Exclusive Hyper-converged infrastructure startup Maxta is closing its doors – after being unable to obtain funding and make progress in the face of a solidifying HCI market.
We have heard from four sources that Silicon Valley-based Maxta is closing down this week. One source said 65 people were given their final pay checks, and told their healthcare benefits are ending.
Two of the other sources added that staff were told of their fate at an all-hands meeting at 3pm on Monday this week – that the biz was shutting up shop, and letting them go with no special payoff packages.
A Maxta spokesperson told us: "Maxta has had a reduction in force. Considering various strategic options."
The HCI appliance market is rapidly maturing, dominated by Nutanix and Dell EMC. Major players Cisco, HPE and NetApp also have skin in the game. But that hasn't stopped VC-backed startups trying to break in.
Maxta was started up in 2009 and we have two funding rounds recorded; a $10m A-round in 2013 and a $25m B-round in 2014 – taking total funding $35m. Since then, nothing. That means four years of burning cash and making what revenue it could from sales.
The key investors were Intel Capital, Tenaya Capital and Andreesen Horowitz. They might find it hard to justify investing more development cash in a startup that’s nine years old and has not succeeded in a market that is looking increasingly mature and stabilised, if not solidified.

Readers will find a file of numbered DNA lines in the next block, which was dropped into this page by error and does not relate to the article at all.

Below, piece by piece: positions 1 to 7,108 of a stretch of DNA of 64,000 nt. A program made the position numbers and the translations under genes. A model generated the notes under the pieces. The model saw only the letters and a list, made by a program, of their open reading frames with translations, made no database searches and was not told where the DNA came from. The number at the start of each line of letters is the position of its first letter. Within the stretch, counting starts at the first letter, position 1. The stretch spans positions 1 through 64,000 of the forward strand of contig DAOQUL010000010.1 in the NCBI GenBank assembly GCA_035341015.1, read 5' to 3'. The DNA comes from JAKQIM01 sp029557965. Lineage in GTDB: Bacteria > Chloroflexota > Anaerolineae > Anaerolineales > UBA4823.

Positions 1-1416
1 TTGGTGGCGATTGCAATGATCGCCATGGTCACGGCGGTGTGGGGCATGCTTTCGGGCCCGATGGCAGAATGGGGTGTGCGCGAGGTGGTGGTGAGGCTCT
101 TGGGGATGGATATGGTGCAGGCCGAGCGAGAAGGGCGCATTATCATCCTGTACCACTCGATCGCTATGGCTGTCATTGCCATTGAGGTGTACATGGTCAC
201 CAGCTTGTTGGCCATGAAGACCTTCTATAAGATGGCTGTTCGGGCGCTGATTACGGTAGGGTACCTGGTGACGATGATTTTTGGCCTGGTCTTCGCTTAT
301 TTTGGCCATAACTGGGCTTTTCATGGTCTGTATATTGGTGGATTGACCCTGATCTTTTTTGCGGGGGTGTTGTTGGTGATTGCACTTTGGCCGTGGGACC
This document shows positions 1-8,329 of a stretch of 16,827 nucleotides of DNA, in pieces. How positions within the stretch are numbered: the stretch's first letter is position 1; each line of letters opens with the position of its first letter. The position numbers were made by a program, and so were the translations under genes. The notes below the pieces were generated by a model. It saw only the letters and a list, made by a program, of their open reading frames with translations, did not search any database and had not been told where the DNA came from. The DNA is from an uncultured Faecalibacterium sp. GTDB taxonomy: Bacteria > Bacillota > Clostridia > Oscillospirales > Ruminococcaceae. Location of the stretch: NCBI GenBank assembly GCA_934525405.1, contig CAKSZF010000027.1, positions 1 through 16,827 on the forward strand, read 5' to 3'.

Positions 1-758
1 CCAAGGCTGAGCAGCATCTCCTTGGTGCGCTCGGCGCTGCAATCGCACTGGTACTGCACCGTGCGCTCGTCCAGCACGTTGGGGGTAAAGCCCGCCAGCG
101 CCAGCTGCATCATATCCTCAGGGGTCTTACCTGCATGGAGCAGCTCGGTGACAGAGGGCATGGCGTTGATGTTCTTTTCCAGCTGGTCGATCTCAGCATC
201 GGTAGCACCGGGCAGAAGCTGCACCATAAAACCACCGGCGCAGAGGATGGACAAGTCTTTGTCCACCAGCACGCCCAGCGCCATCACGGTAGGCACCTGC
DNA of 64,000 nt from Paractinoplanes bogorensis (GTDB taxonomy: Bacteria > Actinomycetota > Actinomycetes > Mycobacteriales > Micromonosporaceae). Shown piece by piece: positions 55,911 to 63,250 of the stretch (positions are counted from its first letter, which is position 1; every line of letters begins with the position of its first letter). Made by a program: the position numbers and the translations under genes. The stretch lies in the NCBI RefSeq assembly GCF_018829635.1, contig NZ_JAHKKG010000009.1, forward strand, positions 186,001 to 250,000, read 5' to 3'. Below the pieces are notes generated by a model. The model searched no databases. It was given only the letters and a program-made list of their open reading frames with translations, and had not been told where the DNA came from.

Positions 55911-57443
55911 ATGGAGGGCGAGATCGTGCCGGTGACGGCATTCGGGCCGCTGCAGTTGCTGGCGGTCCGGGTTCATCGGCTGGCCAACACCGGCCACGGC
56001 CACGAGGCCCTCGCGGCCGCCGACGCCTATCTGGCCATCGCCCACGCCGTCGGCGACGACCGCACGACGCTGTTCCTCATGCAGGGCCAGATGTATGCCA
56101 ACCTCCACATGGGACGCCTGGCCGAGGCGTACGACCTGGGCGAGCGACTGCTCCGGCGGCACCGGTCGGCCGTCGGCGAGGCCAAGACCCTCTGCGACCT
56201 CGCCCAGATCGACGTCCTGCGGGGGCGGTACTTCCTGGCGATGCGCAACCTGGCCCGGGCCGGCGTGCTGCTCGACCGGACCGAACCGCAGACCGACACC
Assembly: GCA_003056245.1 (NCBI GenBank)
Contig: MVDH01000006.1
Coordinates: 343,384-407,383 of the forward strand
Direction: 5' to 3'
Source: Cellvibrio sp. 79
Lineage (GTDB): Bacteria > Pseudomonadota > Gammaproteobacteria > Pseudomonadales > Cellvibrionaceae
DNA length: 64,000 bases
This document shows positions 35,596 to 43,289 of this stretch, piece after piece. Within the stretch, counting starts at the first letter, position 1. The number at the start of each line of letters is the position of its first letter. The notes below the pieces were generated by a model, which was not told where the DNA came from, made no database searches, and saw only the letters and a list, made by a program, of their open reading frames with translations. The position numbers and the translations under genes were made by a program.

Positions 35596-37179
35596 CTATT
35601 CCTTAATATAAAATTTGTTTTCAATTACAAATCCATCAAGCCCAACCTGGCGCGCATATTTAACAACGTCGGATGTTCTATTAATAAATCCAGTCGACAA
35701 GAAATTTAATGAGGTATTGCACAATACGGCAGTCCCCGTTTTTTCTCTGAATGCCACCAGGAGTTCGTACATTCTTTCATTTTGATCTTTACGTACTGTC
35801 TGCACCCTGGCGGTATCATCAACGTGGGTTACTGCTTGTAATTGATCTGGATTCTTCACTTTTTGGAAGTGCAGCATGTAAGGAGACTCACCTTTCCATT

It signed a deal in March 2016 with Lenovo for an HCI system to be sold into China. Since then, the relationship seems to have flatlined, with Lenovo making deals with Pivot3 and Scale Computing.
Maxta has pushed an anti-vTax story by supporting open source hypervisors, but Nutanix and Scale have too, so that marketing tack is not differentiating Maxta from its competitors.
Other HCI startups
Maxta has been underfunded compared to its peers, who have raised three or four times more cash than the now-troubled startup.
Joy to the vendors, HCI's day has come. And converged ... becomes less... of a thing – IDCREAD MORE
Atlantis has crashed, with its assets bought by HiveIO. Datrium has taken in $165m and is pushing hard with a new CEO, Tim Page, who joined in June 2018, to make it in the HCI market.
HyperGrid has pivoted to SaaS with its HyperCloud HyperCloud cloud management platform, and taken in $93m. Pivot3 is selling to the Edge computing market through partnerships with systems vendors like Lenovo, Maxta’s erstwhile China partner, and has taken in a total of $247m; making Maxta’s funding look like a slimming course investment diet.
Scale Computing has taken in $104m and also selling into the edge computing market as well as enterprise remote and branch offices. Some of that funding has come from Lenovo, further distancing that company from Maxta.
Our conclusion is that the HCI startup door is swinging shut and Maxta has failed to pass through it. El Reg can’t see how it could possibly persuade VCs to jump in with more money. Sadly, the end is nigh. ®